In some places, Bayas are worn on top of clothing, particularly the larger beads which are worn on top of a traditional woven or Ankara fabric cloth. Depending on the materials used, they are generally a sign of serious wealth and a display of family status at important events; each woman wants to showcase her family’s power by displaying this valuable piece of jewellery that defines at once social status and femininity.

To this day, within the Akan people and the Yoruba people for instance, a suitor would bring a set of beads as part of the dowry to obtain the hand of his future wife during the traditional wedding ceremony.

Lingerie of centuries past

There’s no denying, waist beads can be sexy. And the idea of a perfectly shaped bead rolling on a curvaceous body blessed with smooth skin, indirectly massaging two bodies during a close encounter is even sexier. Our ancestors must have realised the power of this accessory to have brought it into our present times. This instrument of seduction, often sprayed with perfume or dipped in incense to ensure a complete romantic experience helped enhance the hips of a woman by defining her waist.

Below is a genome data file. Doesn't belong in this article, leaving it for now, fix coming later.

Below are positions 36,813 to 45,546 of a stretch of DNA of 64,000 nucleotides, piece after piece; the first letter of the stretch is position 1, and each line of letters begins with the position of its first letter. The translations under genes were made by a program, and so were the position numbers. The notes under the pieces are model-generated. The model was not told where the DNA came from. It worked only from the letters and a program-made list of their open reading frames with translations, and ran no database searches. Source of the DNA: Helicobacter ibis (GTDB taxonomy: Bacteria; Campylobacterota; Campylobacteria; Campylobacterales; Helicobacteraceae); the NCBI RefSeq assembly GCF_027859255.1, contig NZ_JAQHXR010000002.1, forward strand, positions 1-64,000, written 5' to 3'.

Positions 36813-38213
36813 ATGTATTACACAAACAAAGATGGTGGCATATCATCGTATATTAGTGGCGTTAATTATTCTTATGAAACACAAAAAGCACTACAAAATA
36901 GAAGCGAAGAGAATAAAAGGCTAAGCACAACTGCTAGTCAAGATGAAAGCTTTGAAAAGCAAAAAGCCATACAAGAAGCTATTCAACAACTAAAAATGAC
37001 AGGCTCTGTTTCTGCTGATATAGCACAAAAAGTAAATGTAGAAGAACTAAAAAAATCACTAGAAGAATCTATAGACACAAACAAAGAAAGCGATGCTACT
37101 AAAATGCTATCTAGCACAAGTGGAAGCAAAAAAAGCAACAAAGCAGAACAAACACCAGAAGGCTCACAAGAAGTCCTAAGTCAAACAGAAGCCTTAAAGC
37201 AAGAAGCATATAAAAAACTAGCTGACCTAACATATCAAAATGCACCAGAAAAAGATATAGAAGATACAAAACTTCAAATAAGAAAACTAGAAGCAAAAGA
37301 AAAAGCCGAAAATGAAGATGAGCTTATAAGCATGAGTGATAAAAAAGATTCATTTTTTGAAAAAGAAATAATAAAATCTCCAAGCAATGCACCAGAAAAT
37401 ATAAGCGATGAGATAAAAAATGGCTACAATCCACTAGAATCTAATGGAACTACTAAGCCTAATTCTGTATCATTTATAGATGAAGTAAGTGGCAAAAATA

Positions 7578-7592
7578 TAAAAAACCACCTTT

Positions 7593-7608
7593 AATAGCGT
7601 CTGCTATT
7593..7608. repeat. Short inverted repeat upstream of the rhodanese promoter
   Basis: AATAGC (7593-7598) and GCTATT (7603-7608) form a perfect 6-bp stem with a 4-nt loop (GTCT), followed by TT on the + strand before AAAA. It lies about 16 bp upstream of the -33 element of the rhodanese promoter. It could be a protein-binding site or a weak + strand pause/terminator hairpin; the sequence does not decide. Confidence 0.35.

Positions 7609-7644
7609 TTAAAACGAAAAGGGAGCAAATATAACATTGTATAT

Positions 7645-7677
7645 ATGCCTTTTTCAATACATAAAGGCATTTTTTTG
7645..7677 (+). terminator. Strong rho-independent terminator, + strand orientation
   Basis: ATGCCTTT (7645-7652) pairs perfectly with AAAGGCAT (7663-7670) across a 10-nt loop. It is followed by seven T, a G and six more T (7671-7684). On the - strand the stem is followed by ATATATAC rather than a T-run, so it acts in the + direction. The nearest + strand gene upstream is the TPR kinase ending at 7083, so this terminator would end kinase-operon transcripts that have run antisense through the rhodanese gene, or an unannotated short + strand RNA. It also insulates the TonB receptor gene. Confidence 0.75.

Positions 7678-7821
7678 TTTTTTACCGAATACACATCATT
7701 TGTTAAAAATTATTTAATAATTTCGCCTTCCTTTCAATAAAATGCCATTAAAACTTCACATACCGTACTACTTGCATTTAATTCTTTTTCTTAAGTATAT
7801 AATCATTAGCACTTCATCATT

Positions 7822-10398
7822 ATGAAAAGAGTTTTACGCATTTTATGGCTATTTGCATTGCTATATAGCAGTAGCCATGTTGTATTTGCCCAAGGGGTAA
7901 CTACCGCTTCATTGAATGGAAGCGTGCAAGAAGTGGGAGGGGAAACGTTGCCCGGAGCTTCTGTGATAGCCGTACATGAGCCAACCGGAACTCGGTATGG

Photos courtesy of Waist Beads by Sewra | WaistBeads.com

In modern fashion, no matter what your shape is, there is always a style in which a belt is used to define your womanly figure; the only thing that varies is its position and size. The Baya is intended to sit naturally on the transition between the narrower part of your mid-section and the point where it becomes wider. Some are blessed with a Coke bottle figure and the Baya serves as a ornament, others have straighter lines and the Baya, like a work of art, defines these almost invisible curves.

The Magnons of Mali (holder of women’s secret) reveal that Bayas were recommended to women on their wedding night to be able to seduce and keep their husbands while keeping the bad “gins” out of their marriage thanks to its protective powers. It’s almost as if the Baya was a magic wand and the man was caught in a spell that gave him eyes only for his woman.

To take this further, the Baya was also a communication tool. It could be worn in one or many rows around the waist, and traditional marriage counselors have shared that the Baya was used as a messenger between a man and his woman: when the husband noticed his wife wearing multiple bayas, almost like an invitation it was an indication that he should prepare for a long night of passion.